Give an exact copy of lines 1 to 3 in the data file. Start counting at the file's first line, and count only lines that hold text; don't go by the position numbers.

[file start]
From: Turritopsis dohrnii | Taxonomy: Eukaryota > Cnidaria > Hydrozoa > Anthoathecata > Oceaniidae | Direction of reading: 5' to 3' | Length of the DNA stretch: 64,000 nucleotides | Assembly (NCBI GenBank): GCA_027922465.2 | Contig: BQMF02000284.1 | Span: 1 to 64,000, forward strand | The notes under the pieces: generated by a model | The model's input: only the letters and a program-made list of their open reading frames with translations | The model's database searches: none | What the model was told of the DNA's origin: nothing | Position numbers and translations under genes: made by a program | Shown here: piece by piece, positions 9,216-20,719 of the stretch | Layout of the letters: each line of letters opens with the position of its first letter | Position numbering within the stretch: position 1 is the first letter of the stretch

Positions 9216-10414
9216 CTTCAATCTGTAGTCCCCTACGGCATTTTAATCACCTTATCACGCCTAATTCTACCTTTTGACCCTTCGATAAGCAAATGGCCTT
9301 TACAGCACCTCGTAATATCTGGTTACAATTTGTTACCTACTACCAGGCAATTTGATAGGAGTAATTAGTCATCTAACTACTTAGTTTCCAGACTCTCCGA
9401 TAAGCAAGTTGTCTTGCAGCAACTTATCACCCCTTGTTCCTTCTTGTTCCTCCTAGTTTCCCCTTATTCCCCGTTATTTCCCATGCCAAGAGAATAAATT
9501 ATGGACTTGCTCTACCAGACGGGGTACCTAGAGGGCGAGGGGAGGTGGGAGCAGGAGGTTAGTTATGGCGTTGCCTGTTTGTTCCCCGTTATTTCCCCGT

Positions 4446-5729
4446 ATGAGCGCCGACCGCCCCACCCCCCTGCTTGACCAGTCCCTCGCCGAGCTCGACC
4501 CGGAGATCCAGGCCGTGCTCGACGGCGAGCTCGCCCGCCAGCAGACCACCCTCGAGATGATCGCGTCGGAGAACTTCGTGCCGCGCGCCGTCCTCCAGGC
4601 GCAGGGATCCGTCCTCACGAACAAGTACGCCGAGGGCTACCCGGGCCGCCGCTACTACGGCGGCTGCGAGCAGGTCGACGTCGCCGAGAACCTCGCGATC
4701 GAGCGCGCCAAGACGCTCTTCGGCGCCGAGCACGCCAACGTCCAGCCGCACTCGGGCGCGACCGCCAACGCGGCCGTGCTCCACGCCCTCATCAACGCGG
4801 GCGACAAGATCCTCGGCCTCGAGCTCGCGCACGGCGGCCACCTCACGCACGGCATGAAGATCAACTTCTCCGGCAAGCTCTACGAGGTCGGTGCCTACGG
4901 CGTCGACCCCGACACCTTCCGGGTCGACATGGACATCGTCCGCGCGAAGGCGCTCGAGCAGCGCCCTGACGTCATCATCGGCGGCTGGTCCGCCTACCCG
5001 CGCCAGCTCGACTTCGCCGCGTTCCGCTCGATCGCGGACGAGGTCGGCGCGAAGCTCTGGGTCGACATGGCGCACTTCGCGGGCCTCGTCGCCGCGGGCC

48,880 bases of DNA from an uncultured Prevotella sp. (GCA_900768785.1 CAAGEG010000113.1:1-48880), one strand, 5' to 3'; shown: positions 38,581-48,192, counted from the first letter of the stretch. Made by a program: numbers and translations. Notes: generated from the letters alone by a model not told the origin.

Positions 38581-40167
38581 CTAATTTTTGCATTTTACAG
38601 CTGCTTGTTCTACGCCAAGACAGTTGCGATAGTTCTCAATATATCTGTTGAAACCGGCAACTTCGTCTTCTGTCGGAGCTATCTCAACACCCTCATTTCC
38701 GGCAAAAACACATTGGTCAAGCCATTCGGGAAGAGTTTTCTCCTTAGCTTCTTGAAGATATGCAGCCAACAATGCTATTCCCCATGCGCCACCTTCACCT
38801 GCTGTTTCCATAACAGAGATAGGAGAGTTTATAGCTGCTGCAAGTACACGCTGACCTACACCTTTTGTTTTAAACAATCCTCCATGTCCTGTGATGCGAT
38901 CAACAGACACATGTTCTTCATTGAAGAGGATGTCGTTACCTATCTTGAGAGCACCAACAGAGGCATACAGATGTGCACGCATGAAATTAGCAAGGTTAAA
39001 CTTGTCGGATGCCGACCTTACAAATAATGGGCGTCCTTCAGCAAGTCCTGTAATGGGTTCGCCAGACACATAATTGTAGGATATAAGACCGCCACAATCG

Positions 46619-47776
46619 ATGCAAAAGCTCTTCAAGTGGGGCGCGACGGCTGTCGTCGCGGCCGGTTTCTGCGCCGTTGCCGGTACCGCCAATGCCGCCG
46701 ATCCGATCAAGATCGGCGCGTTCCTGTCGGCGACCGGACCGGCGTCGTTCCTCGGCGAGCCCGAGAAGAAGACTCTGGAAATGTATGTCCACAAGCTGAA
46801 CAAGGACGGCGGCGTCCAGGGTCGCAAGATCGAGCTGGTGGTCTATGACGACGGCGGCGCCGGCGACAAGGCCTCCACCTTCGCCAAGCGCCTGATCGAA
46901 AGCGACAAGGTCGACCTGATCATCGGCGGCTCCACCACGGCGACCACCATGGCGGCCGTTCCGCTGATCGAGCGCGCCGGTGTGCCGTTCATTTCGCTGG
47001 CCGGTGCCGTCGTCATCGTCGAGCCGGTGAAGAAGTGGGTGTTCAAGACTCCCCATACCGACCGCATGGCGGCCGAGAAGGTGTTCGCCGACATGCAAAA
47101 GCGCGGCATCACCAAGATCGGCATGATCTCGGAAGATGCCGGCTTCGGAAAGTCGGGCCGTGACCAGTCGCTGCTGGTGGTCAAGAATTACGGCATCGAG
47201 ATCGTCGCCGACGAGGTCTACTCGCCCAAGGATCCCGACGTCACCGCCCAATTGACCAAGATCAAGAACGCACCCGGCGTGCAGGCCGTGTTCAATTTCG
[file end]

From: Turritopsis dohrnii | Taxonomy: Eukaryota > Cnidaria > Hydrozoa > Anthoathecata > Oceaniidae | Direction of reading: 5' to 3' | Length of the DNA stretch: 64,000 nucleotides | Assembly (NCBI GenBank): GCA_027922465.2 | Contig: BQMF02000284.1 | Span: 1 to 64,000, forward strand | The notes under the pieces: generated by a model | The model's input: only the letters and a program-made list of their open reading frames with translations | The model's database searches: none | What the model was told of the DNA's origin: nothing | Position numbers and translations under genes: made by a program | Shown here: piece by piece, positions 9,216-20,719 of the stretch | Layout of the letters: each line of letters opens with the position of its first letter | Position numbering within the stretch: position 1 is the first letter of the stretch

Positions 9216-10414
9216 CTTCAATCTGTAGTCCCCTACGGCATTTTAATCACCTTATCACGCCTAATTCTACCTTTTGACCCTTCGATAAGCAAATGGCCTT